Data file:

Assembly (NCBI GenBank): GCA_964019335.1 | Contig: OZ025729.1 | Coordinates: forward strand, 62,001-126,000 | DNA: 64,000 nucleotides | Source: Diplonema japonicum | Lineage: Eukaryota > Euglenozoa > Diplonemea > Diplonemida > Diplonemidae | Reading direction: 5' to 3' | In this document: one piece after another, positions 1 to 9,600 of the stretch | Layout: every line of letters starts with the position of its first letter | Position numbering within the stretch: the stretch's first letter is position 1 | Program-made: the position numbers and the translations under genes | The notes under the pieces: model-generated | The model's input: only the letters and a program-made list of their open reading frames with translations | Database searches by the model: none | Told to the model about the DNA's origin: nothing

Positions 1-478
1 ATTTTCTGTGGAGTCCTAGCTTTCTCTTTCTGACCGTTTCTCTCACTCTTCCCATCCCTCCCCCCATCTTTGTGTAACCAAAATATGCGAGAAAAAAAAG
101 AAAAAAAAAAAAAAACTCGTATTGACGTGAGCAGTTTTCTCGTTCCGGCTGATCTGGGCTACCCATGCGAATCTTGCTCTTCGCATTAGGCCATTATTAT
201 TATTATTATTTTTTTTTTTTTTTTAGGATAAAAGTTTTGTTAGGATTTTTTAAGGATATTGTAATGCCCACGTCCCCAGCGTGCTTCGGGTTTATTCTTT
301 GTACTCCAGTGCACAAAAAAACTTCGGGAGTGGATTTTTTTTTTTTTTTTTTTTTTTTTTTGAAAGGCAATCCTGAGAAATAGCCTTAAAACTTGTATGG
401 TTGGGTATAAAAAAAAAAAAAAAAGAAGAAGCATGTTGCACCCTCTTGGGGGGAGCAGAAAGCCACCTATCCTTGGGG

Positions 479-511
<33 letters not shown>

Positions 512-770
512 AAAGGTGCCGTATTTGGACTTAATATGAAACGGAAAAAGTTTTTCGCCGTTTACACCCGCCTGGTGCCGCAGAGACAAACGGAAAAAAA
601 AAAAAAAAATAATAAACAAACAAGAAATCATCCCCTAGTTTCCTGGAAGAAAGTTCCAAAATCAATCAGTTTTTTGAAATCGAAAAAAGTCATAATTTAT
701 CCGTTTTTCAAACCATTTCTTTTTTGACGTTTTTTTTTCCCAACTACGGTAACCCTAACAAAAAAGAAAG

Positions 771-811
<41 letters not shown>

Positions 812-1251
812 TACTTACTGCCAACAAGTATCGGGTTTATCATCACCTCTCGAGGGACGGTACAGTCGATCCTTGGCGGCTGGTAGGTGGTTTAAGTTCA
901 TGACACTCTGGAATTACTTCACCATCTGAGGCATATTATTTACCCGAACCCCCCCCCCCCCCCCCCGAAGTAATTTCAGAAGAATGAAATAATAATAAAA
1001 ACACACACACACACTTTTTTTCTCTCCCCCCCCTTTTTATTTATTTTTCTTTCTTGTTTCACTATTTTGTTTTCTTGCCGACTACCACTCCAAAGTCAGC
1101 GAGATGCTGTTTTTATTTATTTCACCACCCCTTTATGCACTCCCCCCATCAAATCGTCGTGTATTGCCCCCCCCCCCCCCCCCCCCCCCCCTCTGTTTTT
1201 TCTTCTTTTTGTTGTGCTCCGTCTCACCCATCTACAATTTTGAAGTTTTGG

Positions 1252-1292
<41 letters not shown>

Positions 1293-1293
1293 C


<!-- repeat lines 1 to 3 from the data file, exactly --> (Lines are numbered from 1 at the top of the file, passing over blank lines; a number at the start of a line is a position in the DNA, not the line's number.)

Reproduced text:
Assembly (NCBI GenBank): GCA_964019335.1 | Contig: OZ025729.1 | Coordinates: forward strand, 62,001-126,000 | DNA: 64,000 nucleotides | Source: Diplonema japonicum | Lineage: Eukaryota > Euglenozoa > Diplonemea > Diplonemida > Diplonemidae | Reading direction: 5' to 3' | In this document: one piece after another, positions 1 to 9,600 of the stretch | Layout: every line of letters starts with the position of its first letter | Position numbering within the stretch: the stretch's first letter is position 1 | Program-made: the position numbers and the translations under genes | The notes under the pieces: model-generated | The model's input: only the letters and a program-made list of their open reading frames with translations | Database searches by the model: none | Told to the model about the DNA's origin: nothing

Positions 1-478
1 ATTTTCTGTGGAGTCCTAGCTTTCTCTTTCTGACCGTTTCTCTCACTCTTCCCATCCCTCCCCCCATCTTTGTGTAACCAAAATATGCGAGAAAAAAAAG